Date of this Version
International Journal of Communication
In the 1980s and 1990s, the question “Is there a global culture?” fueled heated debates as intellectual opponents debated the social, political, economic, and cultural consequences of globalization. Guest-edited by Marwan M. Kraidy, this Special Section of the International Journal of Communication by global communication scholars revisits the discussion on global culture in light of the digital revolution. Originally presented at CARGC’s second Biennial Symposium in April 2016, these articles do not pretend to provide a comprehensive answer to the existence or lack thereof of a global digital culture. Rather, they consider this question as an intellectual provocation to revisit how the universal relates to the particular, the global to the local, the digital to the material. Questions guiding these articles include: How do networks transmute individual autonomy and the sovereignty of the body? How is digital culture fomenting disjuncture across the globe in dissident, marginal, or rogue formations? How is the digital affecting the ways people work and play, how they experience and judge beauty, and how they protest? Most fundamentally, does digitization herald a new chapter in how we understand ourselves?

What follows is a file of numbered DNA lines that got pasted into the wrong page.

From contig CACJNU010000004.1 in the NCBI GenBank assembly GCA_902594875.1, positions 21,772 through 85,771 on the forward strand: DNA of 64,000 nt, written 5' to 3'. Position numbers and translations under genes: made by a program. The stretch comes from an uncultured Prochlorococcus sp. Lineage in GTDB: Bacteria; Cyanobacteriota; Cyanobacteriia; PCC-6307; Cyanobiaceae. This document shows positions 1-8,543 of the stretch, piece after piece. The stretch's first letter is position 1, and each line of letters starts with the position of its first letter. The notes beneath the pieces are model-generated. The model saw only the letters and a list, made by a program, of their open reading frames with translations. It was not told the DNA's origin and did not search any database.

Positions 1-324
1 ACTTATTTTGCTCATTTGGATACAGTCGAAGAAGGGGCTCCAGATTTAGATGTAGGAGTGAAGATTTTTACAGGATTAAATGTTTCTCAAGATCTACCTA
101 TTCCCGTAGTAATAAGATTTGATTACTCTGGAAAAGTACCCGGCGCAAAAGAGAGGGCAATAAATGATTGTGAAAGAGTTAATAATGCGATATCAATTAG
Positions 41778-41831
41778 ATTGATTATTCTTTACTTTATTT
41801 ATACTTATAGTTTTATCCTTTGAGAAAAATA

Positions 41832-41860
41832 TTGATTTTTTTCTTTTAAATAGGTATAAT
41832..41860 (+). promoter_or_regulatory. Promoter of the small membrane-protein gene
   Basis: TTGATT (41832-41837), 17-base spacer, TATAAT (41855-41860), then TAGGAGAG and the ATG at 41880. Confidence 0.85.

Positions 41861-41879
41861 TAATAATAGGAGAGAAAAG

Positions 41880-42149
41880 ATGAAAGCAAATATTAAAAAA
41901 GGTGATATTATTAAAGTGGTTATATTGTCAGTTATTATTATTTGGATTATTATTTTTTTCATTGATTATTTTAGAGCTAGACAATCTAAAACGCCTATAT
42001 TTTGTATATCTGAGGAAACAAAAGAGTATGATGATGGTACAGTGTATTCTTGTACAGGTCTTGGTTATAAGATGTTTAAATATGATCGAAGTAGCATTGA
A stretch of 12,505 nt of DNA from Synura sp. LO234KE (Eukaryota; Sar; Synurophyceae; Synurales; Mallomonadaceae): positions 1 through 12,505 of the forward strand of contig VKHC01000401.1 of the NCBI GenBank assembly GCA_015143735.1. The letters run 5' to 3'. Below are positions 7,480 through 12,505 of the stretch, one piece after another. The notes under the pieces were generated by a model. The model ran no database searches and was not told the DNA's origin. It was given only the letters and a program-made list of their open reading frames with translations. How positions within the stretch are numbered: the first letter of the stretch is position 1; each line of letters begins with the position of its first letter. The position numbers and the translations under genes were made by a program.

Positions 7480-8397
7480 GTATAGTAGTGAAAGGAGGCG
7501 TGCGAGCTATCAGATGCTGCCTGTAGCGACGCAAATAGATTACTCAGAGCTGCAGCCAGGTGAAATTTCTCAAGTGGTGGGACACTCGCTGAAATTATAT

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Copyright © 2017 (Marwan M. Kraidy). Licensed under the Creative Commons Attribution Non-commercial No Derivatives (by-nc-nd). Available at http://ijoc.org.
global culture, digital media, politics, aesthetics, violence, digital labor, platforms, global media studies
Kraidy, Marwan M., "Convergence and Disjuncture in Global Digital Culture: An Introduction" (2017). CARGC Special Issues. 2.
Date Posted: 09 July 2018
This document has been peer reviewed.